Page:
A transistor is a semiconductor device that conducts and insulates electric current or voltage. This active component serves both as a switch and an amplifier. The most prominent application of a transistor is its utilization in controling or regulating the flow of electronic impulses.
The base of an NPN transistor limits the amount of current that flows through it while enabling current to flow from the emitter to the collector. PNP transistors, on the other hand, are designed to conduct current from the collector to the emitter.
Current Flow According to the Construction of Transistors
The construction of transistors is illustrated below. The current flows according to the position of the p-type and n-type material in a transistor.
- To make transistors, three layers of semiconductor material are placed together. Doping refers to the process of adding extra electrons to some layers while removing electrons from others (doped with “holes” – the absence of electrons).
- Because electrons have a negative charge, a semiconductor material with extra electrons is referred to as an n-type, whereas one with surplus electrons removed is referred to as a p-type (for positive). To construct transistors, either a n on top of a p on top of a p or p over n over p is employed.
Figure 1: Transistor Construction
- Electrons move from the n-type to the p-type layer through the wire connecting the transistor to the circuit.
Conventional Current Direction in NPN Transistor
The NPN transistor’s objective is to allow electrons to travel from the emitter to the collector (such that conventional current flows from the collector to the emitter).
Figure 2: Current flow in an NPN transistor
The base, which controls how many electrons the emitter “emits,” gets electrons from the emitter. The collector “collects” the bulk of the electrons released and transfers them onto the next component in the circuit.
Conventional Current Direction in PNP Transistor
A PNP works in a similar but opposite manner. The base continues to govern current flow, but it now flows from emitter to collector in the opposite direction. Instead of electrons, the emitter produces “holes” (a hypothetical absence of electrons), which are received by the collector.
Figure 3:Current flow in an NPN transistor
Operation Modes of Transistor
Bipolar junction transistors (BJTs) and metal-oxide-semiconductor field-effect transistors (MOSFETs) are the two basic types of transistors that can operate in different modes. The mode of operations depends on the polarity of the DC voltage. The modes of the transistors are described below.
|Transistor||Modes||Direction of Current|
|BJT||Cut-off Mode: Both junctions are reverse-biased in this mode, thus no current flows through the device. As a result, the transistor is in the off state and functions as an open switch. This mode is used to turn off an application.||From the emitter to the collector (NPN).From the collector to the emitter (PNP).|
|Saturation Mode: Both junctions are forward-biased in this state, thus current flows through the device. As a result, the transistor is turned on and operates as a closed switch. This mode is used for turning on the switch.||No current|
|Cut-off Mode: There is no current flow between the drain and source in this mode because the gate voltage (VGS) is less than the threshold voltage (VTH).||From the emitter to the collector (NPN).From the collector to the emitter (PNP).|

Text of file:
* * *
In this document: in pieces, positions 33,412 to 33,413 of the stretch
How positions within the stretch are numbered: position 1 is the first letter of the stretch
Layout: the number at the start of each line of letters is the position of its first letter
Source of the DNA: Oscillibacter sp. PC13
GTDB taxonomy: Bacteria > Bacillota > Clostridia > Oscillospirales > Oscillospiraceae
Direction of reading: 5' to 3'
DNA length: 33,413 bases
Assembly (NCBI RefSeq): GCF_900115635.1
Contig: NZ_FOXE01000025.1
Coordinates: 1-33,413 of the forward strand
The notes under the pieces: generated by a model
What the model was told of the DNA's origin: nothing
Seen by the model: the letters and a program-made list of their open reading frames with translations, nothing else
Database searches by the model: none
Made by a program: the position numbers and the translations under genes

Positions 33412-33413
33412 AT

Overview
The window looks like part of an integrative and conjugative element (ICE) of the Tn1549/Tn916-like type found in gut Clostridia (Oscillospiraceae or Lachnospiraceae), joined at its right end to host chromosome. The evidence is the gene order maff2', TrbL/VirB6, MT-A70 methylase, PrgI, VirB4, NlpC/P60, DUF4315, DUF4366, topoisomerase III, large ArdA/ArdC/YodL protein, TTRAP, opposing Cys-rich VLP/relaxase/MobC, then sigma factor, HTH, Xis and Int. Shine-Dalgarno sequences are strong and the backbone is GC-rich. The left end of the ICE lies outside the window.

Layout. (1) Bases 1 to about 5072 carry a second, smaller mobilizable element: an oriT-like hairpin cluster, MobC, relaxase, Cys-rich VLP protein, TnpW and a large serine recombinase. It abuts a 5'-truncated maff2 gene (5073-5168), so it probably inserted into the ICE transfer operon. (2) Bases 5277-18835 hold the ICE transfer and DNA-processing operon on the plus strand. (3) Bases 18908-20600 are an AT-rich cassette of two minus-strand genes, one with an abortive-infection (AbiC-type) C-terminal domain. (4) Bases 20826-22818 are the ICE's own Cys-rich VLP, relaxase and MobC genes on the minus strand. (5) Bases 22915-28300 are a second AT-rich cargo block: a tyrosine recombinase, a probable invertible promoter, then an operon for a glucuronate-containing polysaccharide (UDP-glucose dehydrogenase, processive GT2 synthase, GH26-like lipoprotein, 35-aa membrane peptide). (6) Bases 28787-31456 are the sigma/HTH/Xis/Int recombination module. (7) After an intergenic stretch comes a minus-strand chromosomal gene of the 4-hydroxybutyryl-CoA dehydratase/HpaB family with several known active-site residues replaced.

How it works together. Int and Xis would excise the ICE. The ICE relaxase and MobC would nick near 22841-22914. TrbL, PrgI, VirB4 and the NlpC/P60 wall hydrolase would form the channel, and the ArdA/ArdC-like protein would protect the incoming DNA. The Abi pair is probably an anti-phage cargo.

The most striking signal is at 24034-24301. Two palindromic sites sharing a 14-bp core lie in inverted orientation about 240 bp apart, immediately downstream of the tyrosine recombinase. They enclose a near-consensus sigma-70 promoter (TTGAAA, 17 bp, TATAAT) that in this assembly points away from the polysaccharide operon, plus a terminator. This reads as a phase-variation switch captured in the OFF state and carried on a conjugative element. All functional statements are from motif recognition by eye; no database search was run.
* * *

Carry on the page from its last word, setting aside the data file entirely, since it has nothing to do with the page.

|MOSFET||Linear Region or Triode Mode: VGS is greater than VTH in this mode, but the drain-to-source voltage (VDS) is smaller than the pinch-off voltage (VP). The current between the drain and source is proportional to VGS in this mode.||No current.|
|Saturation Mode or Active Mode: VGS is bigger than VTH in this mode, while VDS is greater than VP. The current between the drain and source is no longer proportional to VGS in this mode, and the transistor functions as a voltage-controlled resistor.||NMOS: Source to DrainPMOS: Drain to Source|
|Saturation Mode or Active Mode:VGS is bigger than VTH in this mode, while VDS is greater than VP. The current between the drain and source is no longer proportional to VGS in this mode, and the transistor functions as a voltage-controlled resistor.||NMOS: Source to DrainPMOS: Drain to Source|
Frequently Asked Questions and Answers
How Do I Calculate the Base Current in a BJT Circuit?
When the input voltage to a transistor is around 0.6 V, the BE junction starts to conduct. The collector current is determined by the base current IB, which is limited by the base resistor RB: IC= βIB.
Because the supply voltage connected to the collector through RC is substantially higher than the input voltage, the BJT is in forward active mode, ensuring that the base-to-collector (BC) junction is reverse-biased.
What Is the Difference Between DC and AC Currents in a Transistor Circuit?
AC and DC both describe different forms of current flow in a circuit. The electric charge (current) in direct current (DC) only flows in one direction. Electric charge in alternating current (AC), on the other hand, alternates direction on a regular basis.
The DC current shows the operating point of a transistor. And, as for the AC current, it carries the amplitude to be amplified or to be switched.
How Does the Collector Current Vary With Temperature in a Transistor?
An estimated relationship for the change in collector current is as follows: a rise in temperature causes an increase in the minority carrier current but a decrease in VBE Therefore both effects result in an increase in collector current with temperature.
The base of an NPN transistor controls the amount of current that flows through it while enabling current to flow from the emitter to the collector. In contrast, PNP transistors are designed to allow current to flow from the collector to the emitter.
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